Reports of millennials’ “wokeness,” at least when it concerns clothing, may have been greatly exaggerated, according to a new study about the yawning gap between Gen Y’s principles and practice. Is “fickle” fast fashion to blame?
In a Onepoll survey of 18- and 35-year-olds commissioned this past September and October by London’s Fashion Retail Academy, 83 percent of the 2,000 respondents confessed to buying clothing they never wear. More damningly, nearly one quarter—22.5 percent—said they have purchased more than 10 items they have never worn.
And it seems like having a closet full of clothes but nothing to wear isn’t just an old chestnut: More than one in 10 (11 percent) of those surveyed admitted to leaving about half the clothes in their wardrobes unworn. Plus, despite passionate exhortations by the likes of Vivienne Westwood and Livia Firth to “buy less, choose well and make it last,” almost two-thirds (61 percent) of U.K. shoppers denied any interest in well-made, long-lasting garments. More than a quarter of them, in fact, copped to preferring cheaper, trendier clothes they can toss out after one season.
Certainly, for all of their talk about social and environmental justice, millennials don’t appear to be putting their money where their mouths are. While more than 70 percent of respondents liked the idea of clothing that is produced sustainably, per Onepoll numbers, one-third of them (33 percent) balked at paying more than 5 extra pounds ($6.35) for that guarantee.
But Lee Lucas, principal and CEO of Fashion Retail Academy, made a case for coughing up just a little more for ethically made clothes and keeping them for the long haul.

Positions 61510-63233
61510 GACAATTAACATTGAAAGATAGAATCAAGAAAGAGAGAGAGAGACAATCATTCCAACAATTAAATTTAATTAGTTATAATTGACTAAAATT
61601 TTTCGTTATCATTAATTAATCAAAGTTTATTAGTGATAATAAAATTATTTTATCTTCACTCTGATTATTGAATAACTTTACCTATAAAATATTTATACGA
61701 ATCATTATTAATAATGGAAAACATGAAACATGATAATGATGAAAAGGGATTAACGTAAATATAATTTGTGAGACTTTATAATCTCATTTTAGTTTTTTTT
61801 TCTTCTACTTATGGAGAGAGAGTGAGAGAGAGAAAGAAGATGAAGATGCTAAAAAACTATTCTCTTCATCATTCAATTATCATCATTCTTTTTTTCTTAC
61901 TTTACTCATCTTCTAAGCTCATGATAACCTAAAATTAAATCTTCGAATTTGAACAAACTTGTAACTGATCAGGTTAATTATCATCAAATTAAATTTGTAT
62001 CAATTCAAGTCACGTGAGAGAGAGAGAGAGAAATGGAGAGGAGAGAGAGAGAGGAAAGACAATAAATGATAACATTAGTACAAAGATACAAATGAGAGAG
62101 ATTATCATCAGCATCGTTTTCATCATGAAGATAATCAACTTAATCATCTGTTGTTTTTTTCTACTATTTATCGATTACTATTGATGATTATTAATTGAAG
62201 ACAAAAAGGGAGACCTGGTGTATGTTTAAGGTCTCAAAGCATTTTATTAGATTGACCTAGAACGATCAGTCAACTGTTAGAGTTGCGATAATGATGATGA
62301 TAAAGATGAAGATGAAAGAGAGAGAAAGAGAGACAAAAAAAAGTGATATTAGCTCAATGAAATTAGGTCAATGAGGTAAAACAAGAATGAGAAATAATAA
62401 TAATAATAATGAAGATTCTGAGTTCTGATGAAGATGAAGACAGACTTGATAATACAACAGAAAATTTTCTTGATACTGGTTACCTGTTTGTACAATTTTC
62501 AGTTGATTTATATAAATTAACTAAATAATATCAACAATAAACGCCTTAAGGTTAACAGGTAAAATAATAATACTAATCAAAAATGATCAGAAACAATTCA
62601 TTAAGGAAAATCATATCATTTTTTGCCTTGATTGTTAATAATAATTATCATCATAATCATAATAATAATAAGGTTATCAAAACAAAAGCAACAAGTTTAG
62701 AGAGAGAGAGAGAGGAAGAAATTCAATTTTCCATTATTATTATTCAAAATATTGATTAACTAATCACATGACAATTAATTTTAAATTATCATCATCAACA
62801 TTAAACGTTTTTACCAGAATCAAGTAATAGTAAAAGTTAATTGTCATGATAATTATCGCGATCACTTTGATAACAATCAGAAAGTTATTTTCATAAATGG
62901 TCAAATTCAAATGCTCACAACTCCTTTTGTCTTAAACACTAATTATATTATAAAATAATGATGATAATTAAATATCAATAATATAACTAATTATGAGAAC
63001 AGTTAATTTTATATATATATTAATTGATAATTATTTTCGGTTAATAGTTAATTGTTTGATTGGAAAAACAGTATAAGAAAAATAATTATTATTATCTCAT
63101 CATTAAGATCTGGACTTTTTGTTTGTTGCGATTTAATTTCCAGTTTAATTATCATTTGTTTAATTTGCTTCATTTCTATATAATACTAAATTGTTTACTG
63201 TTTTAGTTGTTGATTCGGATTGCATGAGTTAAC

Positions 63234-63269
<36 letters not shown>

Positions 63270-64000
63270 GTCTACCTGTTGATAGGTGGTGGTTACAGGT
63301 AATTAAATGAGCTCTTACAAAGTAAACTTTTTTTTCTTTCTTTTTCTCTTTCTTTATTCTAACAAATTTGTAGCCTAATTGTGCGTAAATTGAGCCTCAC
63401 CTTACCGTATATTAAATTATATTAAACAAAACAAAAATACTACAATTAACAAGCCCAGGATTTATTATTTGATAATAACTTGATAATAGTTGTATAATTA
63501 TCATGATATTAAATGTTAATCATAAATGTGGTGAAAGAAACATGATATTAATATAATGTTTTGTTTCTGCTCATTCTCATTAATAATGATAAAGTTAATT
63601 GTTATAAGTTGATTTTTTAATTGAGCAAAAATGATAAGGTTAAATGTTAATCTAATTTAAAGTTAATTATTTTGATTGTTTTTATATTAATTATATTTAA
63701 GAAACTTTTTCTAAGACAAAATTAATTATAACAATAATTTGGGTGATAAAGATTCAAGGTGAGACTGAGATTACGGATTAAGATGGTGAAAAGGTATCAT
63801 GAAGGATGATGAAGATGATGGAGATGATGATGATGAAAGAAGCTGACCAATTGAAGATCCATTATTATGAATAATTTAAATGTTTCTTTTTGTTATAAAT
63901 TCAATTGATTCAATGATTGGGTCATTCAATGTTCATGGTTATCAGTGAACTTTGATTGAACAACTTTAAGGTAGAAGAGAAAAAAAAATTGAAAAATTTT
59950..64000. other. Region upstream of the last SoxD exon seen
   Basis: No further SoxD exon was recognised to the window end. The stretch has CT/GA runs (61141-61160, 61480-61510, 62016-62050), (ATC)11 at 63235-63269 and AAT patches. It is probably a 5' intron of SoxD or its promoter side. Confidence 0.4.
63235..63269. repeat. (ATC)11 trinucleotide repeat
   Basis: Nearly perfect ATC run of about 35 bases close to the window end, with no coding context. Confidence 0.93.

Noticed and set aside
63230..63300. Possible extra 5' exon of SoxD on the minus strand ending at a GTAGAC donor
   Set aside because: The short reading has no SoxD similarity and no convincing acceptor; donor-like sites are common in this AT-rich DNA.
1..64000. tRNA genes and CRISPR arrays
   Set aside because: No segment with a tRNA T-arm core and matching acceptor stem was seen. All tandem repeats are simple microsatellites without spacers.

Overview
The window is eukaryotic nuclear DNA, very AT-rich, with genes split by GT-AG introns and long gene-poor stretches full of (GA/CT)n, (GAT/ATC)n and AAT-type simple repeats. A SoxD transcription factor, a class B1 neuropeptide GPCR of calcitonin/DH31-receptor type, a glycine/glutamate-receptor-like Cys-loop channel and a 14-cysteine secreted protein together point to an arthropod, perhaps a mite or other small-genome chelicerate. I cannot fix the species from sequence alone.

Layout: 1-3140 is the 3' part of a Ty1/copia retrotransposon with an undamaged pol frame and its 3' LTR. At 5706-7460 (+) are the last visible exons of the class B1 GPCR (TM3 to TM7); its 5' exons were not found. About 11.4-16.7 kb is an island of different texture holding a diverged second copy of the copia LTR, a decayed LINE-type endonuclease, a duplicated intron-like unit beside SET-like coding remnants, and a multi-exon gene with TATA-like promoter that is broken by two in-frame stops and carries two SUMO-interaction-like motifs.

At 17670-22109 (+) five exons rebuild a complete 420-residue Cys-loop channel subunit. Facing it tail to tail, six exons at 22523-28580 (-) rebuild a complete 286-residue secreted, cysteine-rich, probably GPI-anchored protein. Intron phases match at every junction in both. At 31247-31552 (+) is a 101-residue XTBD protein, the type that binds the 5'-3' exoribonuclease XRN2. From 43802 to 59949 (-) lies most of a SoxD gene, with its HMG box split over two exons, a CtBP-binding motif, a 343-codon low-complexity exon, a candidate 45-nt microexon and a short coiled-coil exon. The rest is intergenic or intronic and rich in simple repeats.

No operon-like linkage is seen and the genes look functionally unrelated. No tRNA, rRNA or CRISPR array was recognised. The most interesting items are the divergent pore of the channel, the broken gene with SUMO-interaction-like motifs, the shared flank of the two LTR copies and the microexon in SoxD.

“Sustainable clothing is becoming more readily accessible, and if consumers are willing to pay that bit extra for their items now, they could really reap the benefits in the long term,” Lucas said in a statement.
As it stands, the United Kingdom consumes more new clothing than any other European country—26.7 kilograms (58.9 pounds) per capita versus 16.7 kg (36.8 pounds) in Germany, 14.5 kg (31.9 pounds) in Italy and 14.0 kg (30.8 pounds) in the Netherlands, according to the Textiles Recycling Association.
Going through clothes like Kleenex isn’t just wasteful; it’s expensive, too. In 2017, the Ellen MacArthur Foundation estimated that landfilling clothing and textiles costs the U.K. economy around 82 million pounds ($108 million) per year.
Onepoll data also revealed that millennials in the U.K. aren’t completely sold on the idea of the secondhand economy. More than one-third (35 percent) of respondents outrightly refuse to buy used clothes, and 12 percent said they bin their castoffs instead of recycling them. Still, there’s at least one silver lining: Roughly 60 percent of consumers who throw away their clothes said they are willing to buy secondhand. What’s more, women are 16 percent more inclined than men to wear previously owned items.
“With this new tech generation there are now so many more ways to recycle clothes, not just through charity shops but through eBay, Depop and other secondhand-selling apps,” Lucas said. “Recycling clothes is not only good for the consumer who can purchase clothes more affordably but also massively reduces the environmental impact of our clothes and lessens our personal fashion footprint.”